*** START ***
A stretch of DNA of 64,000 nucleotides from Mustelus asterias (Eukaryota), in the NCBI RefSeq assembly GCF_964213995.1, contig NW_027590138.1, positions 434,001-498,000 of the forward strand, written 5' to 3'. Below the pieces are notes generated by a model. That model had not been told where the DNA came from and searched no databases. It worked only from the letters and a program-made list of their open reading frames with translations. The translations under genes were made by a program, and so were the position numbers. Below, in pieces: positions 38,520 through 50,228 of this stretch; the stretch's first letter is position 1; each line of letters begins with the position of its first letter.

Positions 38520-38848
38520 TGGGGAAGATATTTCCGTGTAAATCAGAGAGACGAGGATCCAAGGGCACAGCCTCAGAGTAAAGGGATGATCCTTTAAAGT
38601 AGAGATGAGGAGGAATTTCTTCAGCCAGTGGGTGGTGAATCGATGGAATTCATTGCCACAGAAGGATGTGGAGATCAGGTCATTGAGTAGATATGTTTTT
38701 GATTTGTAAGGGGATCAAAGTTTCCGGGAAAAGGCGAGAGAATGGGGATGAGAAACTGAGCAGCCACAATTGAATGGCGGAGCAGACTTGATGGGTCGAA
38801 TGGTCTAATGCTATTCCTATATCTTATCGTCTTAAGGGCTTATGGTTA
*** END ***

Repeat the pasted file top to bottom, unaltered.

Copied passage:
A stretch of DNA of 64,000 nucleotides from Mustelus asterias (Eukaryota), in the NCBI RefSeq assembly GCF_964213995.1, contig NW_027590138.1, positions 434,001-498,000 of the forward strand, written 5' to 3'. Below the pieces are notes generated by a model. That model had not been told where the DNA came from and searched no databases. It worked only from the letters and a program-made list of their open reading frames with translations. The translations under genes were made by a program, and so were the position numbers. Below, in pieces: positions 38,520 through 50,228 of this stretch; the stretch's first letter is position 1; each line of letters begins with the position of its first letter.

Positions 38520-38848
38520 TGGGGAAGATATTTCCGTGTAAATCAGAGAGACGAGGATCCAAGGGCACAGCCTCAGAGTAAAGGGATGATCCTTTAAAGT
38601 AGAGATGAGGAGGAATTTCTTCAGCCAGTGGGTGGTGAATCGATGGAATTCATTGCCACAGAAGGATGTGGAGATCAGGTCATTGAGTAGATATGTTTTT
38701 GATTTGTAAGGGGATCAAAGTTTCCGGGAAAAGGCGAGAGAATGGGGATGAGAAACTGAGCAGCCACAATTGAATGGCGGAGCAGACTTGATGGGTCGAA
38801 TGGTCTAATGCTATTCCTATATCTTATCGTCTTAAGGGCTTATGGTTA